Fabulous Garden Inspiration From Around The World
Spending time in our gardens or in a private outdoor space allows for some much needed peace and tranquility. An outdoor sanctuary to be enjoyed throughout the year, where we can feel at one with nature, breathe deeply and enjoy the fresh air and sunshine [when it appears]. But perhaps you’ve looked out of your windows and been a little overwhelmed about the state of your flower beds and lawns after a long and wet winter? When the weather improves, this is the perfect opportunity to be active, get your garden ship shape and ready for warmer months
There are many simple ways to transform your garden or outside space. For starters why not grab a notepad and pen, and jot down some ideas from areas that you are happy with to ones that you would like to improve. Spring is also an excellent time to sow seeds so you have plants ready. You could also utilise your garden in all weather. Perhaps create an area for a firepit with surrounding seating, so that even when it turns chilly, you can still enjoy being outdoors. It’s also a good opportunity to have a tidy-up, weeding, composting and pruning your perennials, roses and evergreens.
Meanwhile, it is still possible to buy garden plants and products from the web - from your local garden centre or from online retailers who can deliver all you need right to your doorstep. We have some fabulous garden inspiration from around that world - that will not only add colour and vibrancy but give you the perfect excuse to get outside and feel the benefits. From reducing anxiety to improving your mood, creating a relaxing outdoor space is hugely rewarding.
In a gardening event that only happens once every decade, the Floriade is a horticultural highlight not to be missed. And in 2022 Floriade will be held in Almere in the Netherlands and will be built on reclaimed land from the sea across a staggering 60 hectares. With the theme centered around 'Growing Green Cities', this amazing living laboratory will showcase a truly unique collection of trees, flowers, plants and shrubs and will be undoubtedly the greenest event of the year. Engage your senses and discover how it is possible to be sustainable at home, with feature buildings that have seemingly sprouted straight from the ground, treehouse-like structures and architecture that works with nature.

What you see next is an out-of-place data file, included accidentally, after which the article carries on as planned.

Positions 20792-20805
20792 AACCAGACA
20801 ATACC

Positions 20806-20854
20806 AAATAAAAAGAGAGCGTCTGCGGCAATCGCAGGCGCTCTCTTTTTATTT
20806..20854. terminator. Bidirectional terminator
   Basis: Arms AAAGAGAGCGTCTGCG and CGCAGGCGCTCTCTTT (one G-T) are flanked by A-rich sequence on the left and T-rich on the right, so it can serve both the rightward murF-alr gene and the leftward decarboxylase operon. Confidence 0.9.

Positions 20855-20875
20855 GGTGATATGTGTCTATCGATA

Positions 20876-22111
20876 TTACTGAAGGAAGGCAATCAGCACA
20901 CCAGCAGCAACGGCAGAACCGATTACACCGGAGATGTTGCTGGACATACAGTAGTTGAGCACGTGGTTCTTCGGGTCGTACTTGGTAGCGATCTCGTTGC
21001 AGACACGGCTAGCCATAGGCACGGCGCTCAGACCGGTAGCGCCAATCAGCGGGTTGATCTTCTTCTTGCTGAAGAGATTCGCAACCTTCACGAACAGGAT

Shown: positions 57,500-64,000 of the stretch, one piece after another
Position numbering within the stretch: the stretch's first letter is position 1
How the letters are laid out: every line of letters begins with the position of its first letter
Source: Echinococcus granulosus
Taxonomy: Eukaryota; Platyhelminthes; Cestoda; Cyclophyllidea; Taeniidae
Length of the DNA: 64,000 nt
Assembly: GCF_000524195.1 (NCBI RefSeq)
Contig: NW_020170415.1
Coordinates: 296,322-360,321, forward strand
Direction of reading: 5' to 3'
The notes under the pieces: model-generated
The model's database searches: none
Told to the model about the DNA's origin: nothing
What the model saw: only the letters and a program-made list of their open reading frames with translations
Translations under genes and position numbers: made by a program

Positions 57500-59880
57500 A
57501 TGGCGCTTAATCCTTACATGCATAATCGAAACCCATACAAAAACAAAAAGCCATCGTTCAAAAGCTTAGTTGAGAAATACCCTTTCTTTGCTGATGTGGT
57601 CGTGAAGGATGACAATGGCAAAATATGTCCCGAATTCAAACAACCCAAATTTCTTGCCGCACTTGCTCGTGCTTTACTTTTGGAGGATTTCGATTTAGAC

Go with the classics
Head to Giverny in France, and you’ll be amazed by the breathtaking gardens of Monet. The impressionist’s grounds inspired much of his work and for visitors it is like stepping into a real-life painting. His inspiring gardens are renowned for waterlilies, but are also resplendent in roses, Iris, peony, poppies, geraniums, wisteria, rhododendrons, daisies and delphiniums. His planting schemes can be recreated even on a smaller scale from rose-covered pergolas to raised paintbox beds. He also loved the trend for natural, wild-looking gardens, where plants are not constrained to borders and can flow freely. Perhaps you could sow your very own wildflower meadow in any bare patches or even in containers?
One of the most famous gardens in the world is Keukenhof Gardens in the Netherlands. It is alive with the colours of the rainbow in over seven million tulips that line the riverbank. Planting tulip bulbs couldn’t be simpler. Don’t be afraid to mix different colours, and make use of old planters or discarded pottery, particularly if you don’t have a large garden. You could even plant a meadow of tulips or duplicate the fields of Keukenhof by planting rows of different colours. When you plant your bulbs, the perfect depth to plant one is two and half times the length of it.
Discover your zen
Japanese gardens were created in a time of great need - where the ruling elite could find serenity and calm amidst war and turmoil. Combining the basic elements of rock, water and plants, all of these are placed to serve a purpose of creating zen, to feel peaceful and relaxed. Elements that help us appreciate nature. One of the most famous in Japan is Kenroku-en, located in Kanazawa and is one of three Great Gardens of Japan. Here you will see traditional plum and blossom trees and placid ponds. By keeping your design uncluttered, means you can choose simple lines, perhaps only two or three mosses or crawling plants, bamboo for sectioning off areas, evergreen plants and deciduous shrubs to add structure, zig zag pathways and perhaps even an uncomplicated water feature. The trickle of water or a reflection pool can help instil serenity.
The good life
Kew Garden’s Kitchen Garden is bursting with edible plants and fruits and vegetables. And by growing your own produce, it can have a positive impact on the environment and give you amazingly tasty organic food. You could recreate a smaller version of a kitchen garden by making your own vegetable patch. If you don’t have a large enough area, you could always grow in pots or containers. Salads, tomatoes, chillies and herbs are easy to grow - just make sure you choose a sunny patch and water your containers liberally. If you put your pots close to a water source it will make it easier to water them several times particularly during warm weather.
If you would like some more inspiring garden ideas, we have several escorted tours that take in stunning gardens from around the world
Article published on: 25th January, 2021
Ting has a serious case of wanderlust. Having travelled to over 40 countries, it’s her mission in life to make her way through her ever-growing list. Her two young sons have also caught the travel bug, and recent trips have seen them making snow angels in Iceland while watching the Northern Lights, as well as walking alongside elephants in South Africa.